When Roberto Dansie walks into a room, he brings a few different worlds with him.

The clinical psychologist and cultural diversity expert has Irish-American, Mexican, Mayan and Toltec ancestry, and spent his childhood navigating these different elements of his identity while growing up in California and Mexico.

Now, he’s drawing on his experience to bridge the gap between health care providers and their patients through his company, Cultural Wisdom.

“I get called to go to different colleges and different communities, not just here but around the world, because they are finding ways to incorporate the culture of the people they are serving into their healing modalities,” Dansie said.

Through presentations and hands-on workshops, Dansie helps his clients—who are often students and practitioners in the health care field—bring more cultural sensitivity and wisdom into their work. As specific as his niche may sound, recognition and demand for his services and others like it is booming, said Sally Reel, associate vice president of health sciences interprofessional education, collaboration and community engagement for the Arizona Health Sciences Center.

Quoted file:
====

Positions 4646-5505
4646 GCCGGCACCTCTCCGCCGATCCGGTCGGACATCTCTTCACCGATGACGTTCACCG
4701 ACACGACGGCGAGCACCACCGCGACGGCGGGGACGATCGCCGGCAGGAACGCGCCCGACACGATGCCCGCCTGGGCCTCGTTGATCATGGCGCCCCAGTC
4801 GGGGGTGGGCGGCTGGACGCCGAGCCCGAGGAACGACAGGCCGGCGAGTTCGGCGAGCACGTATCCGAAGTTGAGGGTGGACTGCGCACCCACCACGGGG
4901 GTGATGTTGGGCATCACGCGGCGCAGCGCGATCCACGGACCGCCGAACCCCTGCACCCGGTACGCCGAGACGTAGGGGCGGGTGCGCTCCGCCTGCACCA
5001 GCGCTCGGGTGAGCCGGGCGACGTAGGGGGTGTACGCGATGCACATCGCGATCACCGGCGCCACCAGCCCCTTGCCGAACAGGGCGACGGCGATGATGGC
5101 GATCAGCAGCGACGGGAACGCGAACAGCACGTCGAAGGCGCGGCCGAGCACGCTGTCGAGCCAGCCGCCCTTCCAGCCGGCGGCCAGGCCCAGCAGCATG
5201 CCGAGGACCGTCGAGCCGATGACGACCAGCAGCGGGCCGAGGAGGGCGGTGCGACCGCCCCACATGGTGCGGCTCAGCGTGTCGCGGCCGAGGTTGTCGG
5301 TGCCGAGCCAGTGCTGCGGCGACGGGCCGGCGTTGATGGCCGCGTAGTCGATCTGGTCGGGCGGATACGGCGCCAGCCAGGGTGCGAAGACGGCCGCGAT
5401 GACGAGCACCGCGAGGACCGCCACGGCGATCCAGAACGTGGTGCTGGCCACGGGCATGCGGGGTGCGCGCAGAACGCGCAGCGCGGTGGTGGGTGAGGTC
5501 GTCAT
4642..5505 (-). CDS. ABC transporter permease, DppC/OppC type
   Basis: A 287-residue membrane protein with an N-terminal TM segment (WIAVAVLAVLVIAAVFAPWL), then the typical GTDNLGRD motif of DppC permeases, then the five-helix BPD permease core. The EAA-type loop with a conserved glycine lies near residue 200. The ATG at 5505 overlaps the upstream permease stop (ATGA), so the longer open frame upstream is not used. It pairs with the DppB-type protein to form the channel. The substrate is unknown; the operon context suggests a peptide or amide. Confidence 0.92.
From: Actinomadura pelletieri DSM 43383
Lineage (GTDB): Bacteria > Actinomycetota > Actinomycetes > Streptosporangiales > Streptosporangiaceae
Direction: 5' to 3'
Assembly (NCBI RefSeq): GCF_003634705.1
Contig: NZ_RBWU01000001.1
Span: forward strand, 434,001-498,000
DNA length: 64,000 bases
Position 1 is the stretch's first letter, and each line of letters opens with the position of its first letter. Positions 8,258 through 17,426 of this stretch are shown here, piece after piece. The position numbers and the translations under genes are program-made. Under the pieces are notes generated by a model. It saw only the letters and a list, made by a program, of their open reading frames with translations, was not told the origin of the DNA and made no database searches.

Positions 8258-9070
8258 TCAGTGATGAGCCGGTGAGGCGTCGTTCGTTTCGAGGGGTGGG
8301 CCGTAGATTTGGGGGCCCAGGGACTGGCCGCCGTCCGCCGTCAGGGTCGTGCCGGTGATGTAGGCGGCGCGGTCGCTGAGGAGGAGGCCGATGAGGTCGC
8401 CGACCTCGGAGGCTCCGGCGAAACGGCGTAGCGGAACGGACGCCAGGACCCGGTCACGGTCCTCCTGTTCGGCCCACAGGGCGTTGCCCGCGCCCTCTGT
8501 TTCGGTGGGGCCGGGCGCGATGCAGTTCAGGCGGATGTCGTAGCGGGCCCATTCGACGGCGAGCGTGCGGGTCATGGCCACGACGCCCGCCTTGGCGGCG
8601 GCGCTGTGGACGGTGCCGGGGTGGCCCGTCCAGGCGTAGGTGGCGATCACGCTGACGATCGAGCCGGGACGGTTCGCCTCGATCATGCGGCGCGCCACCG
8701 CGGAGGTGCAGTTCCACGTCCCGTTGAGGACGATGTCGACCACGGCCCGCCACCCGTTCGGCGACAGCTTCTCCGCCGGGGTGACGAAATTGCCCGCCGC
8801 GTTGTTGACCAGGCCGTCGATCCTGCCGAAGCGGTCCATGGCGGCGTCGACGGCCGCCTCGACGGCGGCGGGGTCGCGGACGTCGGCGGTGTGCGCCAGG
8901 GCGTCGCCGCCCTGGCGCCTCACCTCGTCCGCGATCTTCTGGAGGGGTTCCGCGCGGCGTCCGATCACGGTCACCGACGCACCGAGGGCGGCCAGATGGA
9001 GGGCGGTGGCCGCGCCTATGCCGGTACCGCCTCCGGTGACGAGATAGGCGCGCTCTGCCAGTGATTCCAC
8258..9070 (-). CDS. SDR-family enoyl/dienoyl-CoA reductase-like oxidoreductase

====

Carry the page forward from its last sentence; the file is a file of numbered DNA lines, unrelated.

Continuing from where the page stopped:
“There is a growing sense that being able to change the way people communicate and how they interact with each other becomes important for improving patient care and improving the quality of that care,” Reel said.

Culturally appropriate or culturally competent care aims to bring sensitivity and respect for different cultural beliefs, languages and practices into the relationship between health care providers and their patients. It is playing an increasingly important role in training for the health care professions, and has even become part of national standards of care. But researchers say it isn’t always easy to understand, implement or teach.